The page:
Ex-oilman named new leader of world's Anglicans

LONDON Fri Nov 9, 2012 10:15pm IST

The Bishop of Durham, and the newly appointed Archbishop of Canterbury, Justin Welby, leaves after a news conference at Lambeth Palace in London November 9, 2012. REUTERS/Dylan Martinez

The Bishop of Durham, and the newly appointed Archbishop of Canterbury, Justin Welby, leaves after a news conference at Lambeth Palace in London November 9, 2012.

Credit: Reuters/Dylan Martinez

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LONDON (Reuters) - A former oil executive was named leader of the world's 80 million Anglicans on Friday, ending months of closed-door intrigue as the church struggles with bitter rifts over women bishops and gay marriage.

Justin Welby, 56, has been bishop of the northern English city of Durham for barely a year and will replace the liberal incumbent Rowan Williams as archbishop of Canterbury in December.

Welby is against gay marriage but favours the ordination of women as bishops.

Liberal clerics in the United States and Britain are at odds with conservatives in Africa and elsewhere over such issues, and Welby is likely to come under intense pressure to prevent the church tearing itself apart.

His appointment as the 105th archbishop caps a meteoric rise in the Church of England hierarchy since he quit the oil business and was ordained a priest in 1992.

The bespectacled and soft-spoken Welby accepted the appointment at London's Lambeth Palace, the official London residence of the archbishop of Canterbury for 800 years.

He said the job offer had been a daunting one. "My initial reaction was, 'oh no'," a smiling Welby told reporters in a room adorned with portraits of former archbishops and gold chandeliers.

"It's something I never expected. And the last few weeks have been a rather strange experience, to put it mildly."

The long-awaited announcement, made by Prime Minister David Cameron's office, follows weeks of intense speculation that a row over whether to choose a reformer or a safe pair of hands had stalled the nomination process.

"Well this is the best-kept secret since the last cabinet reshuffle," Welby told an audience that included his wife, five children and a baby grand-daughter, after opening his address with a brief prayer.

He has said the death of his infant daughter in a 1983 car crash brought him closer to God.

Speaking with the sleeves of his dog-collared clerical shirt rolled up to the elbows, Welby stressed that he wanted to be defined by his faith rather than his background - he attended Eton, the same elite British school as Cameron.

After a stint at French oil firm Elf Aquitaine, Welby worked as finance director at Enterprise Oil. But in his acceptance speech, he appeared wary of too much emphasis being placed on his former career.

"The key thing is the sense of having lived and worked in a world where the church was felt by many people to be completely irrelevant and how that attitude made you think round what it means to be Christian," he said.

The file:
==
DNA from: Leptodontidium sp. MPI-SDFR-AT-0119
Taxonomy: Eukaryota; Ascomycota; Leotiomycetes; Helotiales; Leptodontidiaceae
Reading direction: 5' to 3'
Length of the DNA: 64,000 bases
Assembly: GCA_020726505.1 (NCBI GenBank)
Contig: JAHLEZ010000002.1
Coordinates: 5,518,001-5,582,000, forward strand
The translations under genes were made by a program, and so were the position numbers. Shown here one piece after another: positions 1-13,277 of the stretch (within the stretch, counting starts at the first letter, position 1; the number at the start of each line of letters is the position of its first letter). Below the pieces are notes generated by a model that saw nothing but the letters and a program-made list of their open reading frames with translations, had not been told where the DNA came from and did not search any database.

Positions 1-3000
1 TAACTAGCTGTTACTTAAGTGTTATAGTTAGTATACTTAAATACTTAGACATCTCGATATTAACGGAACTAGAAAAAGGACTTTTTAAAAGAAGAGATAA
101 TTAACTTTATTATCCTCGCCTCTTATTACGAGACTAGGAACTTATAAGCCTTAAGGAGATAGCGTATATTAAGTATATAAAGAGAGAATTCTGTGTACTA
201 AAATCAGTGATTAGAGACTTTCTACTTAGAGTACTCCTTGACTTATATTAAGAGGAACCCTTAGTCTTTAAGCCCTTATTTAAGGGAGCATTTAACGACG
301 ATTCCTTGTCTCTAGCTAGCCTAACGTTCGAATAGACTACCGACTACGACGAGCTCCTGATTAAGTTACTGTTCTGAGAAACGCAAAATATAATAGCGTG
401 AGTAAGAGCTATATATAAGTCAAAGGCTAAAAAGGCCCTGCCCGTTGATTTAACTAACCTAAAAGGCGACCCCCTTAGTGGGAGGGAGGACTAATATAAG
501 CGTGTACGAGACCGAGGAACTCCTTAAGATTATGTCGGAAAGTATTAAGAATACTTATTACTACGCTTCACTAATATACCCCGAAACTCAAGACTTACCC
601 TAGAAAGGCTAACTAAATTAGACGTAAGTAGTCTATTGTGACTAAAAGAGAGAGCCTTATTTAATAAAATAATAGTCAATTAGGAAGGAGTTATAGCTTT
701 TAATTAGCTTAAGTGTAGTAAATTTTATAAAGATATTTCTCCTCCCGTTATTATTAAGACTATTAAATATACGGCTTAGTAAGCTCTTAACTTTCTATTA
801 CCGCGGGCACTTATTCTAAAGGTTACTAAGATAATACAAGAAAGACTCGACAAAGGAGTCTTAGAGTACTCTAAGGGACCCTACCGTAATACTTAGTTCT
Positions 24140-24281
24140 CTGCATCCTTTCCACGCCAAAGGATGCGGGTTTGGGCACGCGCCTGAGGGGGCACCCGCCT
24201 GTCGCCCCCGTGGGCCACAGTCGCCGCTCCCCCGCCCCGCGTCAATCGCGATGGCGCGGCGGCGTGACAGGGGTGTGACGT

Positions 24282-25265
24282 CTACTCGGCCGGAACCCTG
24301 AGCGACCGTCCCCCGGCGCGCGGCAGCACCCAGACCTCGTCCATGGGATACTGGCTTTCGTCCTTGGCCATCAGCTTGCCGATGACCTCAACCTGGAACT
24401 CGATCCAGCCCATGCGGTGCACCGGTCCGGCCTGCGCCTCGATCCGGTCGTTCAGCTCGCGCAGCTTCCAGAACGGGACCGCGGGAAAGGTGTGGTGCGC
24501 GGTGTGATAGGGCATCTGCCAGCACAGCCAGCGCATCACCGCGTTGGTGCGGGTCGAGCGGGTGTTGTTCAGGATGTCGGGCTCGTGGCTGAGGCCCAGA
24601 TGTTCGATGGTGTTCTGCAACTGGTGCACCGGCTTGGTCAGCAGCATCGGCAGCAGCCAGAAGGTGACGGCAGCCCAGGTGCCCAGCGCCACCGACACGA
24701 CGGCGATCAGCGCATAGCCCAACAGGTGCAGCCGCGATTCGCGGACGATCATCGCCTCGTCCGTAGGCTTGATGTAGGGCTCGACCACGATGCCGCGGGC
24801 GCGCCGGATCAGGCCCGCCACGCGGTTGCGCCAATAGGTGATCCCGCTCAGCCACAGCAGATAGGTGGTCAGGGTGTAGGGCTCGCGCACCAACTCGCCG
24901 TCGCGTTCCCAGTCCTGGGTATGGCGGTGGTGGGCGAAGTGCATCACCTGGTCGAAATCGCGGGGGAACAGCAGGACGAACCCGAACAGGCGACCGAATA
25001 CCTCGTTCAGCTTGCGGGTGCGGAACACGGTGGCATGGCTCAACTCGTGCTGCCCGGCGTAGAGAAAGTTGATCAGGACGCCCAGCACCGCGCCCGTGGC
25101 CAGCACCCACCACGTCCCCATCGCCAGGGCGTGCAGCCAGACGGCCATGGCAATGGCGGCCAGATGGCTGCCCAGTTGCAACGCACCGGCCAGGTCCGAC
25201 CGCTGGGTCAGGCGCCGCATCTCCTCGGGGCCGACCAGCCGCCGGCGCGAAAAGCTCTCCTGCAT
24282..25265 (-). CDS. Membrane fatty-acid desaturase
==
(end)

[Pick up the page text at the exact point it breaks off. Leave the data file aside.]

ETONIAN URBANITY

Welby's handling of the issues of gay marriage and women's ordinations as bishops is set to define his tenure.

Commentators said his schooling, financial expertise and extensive conflict resolution work in Nigeria and elsewhere will have furnished him with the tough negotiation skills needed to heal the deep rifts in the church.

"I suspect he has that urbanity and confidence that you often associate with Old Etonians," said Richard Coles, an Anglican parish priest and broadcaster.

"He's worked at a high level that's not marked by sentimentality and gentleness, so I think he's also a player."

Cameron said Welby's corporate experience would stand him in good stead in the new role.

"Having someone who had a life outside the church in business, who understands difficult, complicated issues, will bring a great breath of fresh air to the Church of England," Cameron said, according to the BBC.

In his speech, Welby chose his words carefully when addressing the issue of gay marriage, highlighting the need for respectful dialogue. "We must have no truck with any form of homophobia, in any part of the church," he said.

He won praise from the liberal camp by saying he would vote to allow the ordination of women as bishops at a crucial assembly later this month that is the culmination of over 10 years of debate.

"I am thrilled," said Christina Rees, a former chairman of advocacy group Women and the Church and member of the General Synod, the legislative body of the church.

"To hear the new archbishop of Canterbury saying 10 days before the vote: 'I am strongly in favour', is really going to positively influence the vote," Rees said.

After his speech, the archbishop-to-be smiled widely as he posed for photographs at the imposing entrance to Lambeth Palace, across the river from the Houses of Parliament and Big Ben. He will be formally enthroned as archbishop next year.

"All archbishops of Canterbury get eaten alive by their own kind," said Coles.

"Whether or not Welby survives, remains to be seen."

(Writing by Maria Golovnina; editing by Andrew Roche)

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